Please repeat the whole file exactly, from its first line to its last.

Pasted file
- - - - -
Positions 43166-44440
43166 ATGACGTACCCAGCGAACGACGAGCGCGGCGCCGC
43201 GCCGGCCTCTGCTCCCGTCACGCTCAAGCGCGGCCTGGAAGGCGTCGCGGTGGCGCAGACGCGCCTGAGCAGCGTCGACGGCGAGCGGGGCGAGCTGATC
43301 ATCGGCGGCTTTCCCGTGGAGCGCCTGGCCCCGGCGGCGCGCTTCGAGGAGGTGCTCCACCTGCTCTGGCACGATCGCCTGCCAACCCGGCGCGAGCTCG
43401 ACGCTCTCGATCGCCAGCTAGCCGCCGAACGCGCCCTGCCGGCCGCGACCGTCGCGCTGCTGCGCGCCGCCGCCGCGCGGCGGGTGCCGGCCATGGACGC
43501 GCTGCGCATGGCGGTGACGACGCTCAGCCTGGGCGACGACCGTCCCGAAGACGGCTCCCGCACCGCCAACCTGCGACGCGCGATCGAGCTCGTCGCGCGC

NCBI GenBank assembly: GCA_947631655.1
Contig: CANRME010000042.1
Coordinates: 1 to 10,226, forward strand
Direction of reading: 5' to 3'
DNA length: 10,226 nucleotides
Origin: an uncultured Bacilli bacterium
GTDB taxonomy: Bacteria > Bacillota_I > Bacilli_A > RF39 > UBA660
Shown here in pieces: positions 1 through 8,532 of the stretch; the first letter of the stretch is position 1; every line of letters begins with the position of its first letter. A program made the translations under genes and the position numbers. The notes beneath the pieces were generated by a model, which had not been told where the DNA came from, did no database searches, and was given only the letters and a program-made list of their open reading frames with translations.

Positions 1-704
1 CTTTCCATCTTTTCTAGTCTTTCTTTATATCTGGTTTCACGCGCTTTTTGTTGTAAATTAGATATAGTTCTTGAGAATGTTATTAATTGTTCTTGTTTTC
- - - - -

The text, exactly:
Positions 43166-44440
43166 ATGACGTACCCAGCGAACGACGAGCGCGGCGCCGC
43201 GCCGGCCTCTGCTCCCGTCACGCTCAAGCGCGGCCTGGAAGGCGTCGCGGTGGCGCAGACGCGCCTGAGCAGCGTCGACGGCGAGCGGGGCGAGCTGATC
43301 ATCGGCGGCTTTCCCGTGGAGCGCCTGGCCCCGGCGGCGCGCTTCGAGGAGGTGCTCCACCTGCTCTGGCACGATCGCCTGCCAACCCGGCGCGAGCTCG
43401 ACGCTCTCGATCGCCAGCTAGCCGCCGAACGCGCCCTGCCGGCCGCGACCGTCGCGCTGCTGCGCGCCGCCGCCGCGCGGCGGGTGCCGGCCATGGACGC
43501 GCTGCGCATGGCGGTGACGACGCTCAGCCTGGGCGACGACCGTCCCGAAGACGGCTCCCGCACCGCCAACCTGCGACGCGCGATCGAGCTCGTCGCGCGC

NCBI GenBank assembly: GCA_947631655.1
Contig: CANRME010000042.1
Coordinates: 1 to 10,226, forward strand
Direction of reading: 5' to 3'
DNA length: 10,226 nucleotides
Origin: an uncultured Bacilli bacterium
GTDB taxonomy: Bacteria > Bacillota_I > Bacilli_A > RF39 > UBA660
Shown here in pieces: positions 1 through 8,532 of the stretch; the first letter of the stretch is position 1; every line of letters begins with the position of its first letter. A program made the translations under genes and the position numbers. The notes beneath the pieces were generated by a model, which had not been told where the DNA came from, did no database searches, and was given only the letters and a program-made list of their open reading frames with translations.

Positions 1-704
1 CTTTCCATCTTTTCTAGTCTTTCTTTATATCTGGTTTCACGCGCTTTTTGTTGTAAATTAGATATAGTTCTTGAGAATGTTATTAATTGTTCTTGTTTTC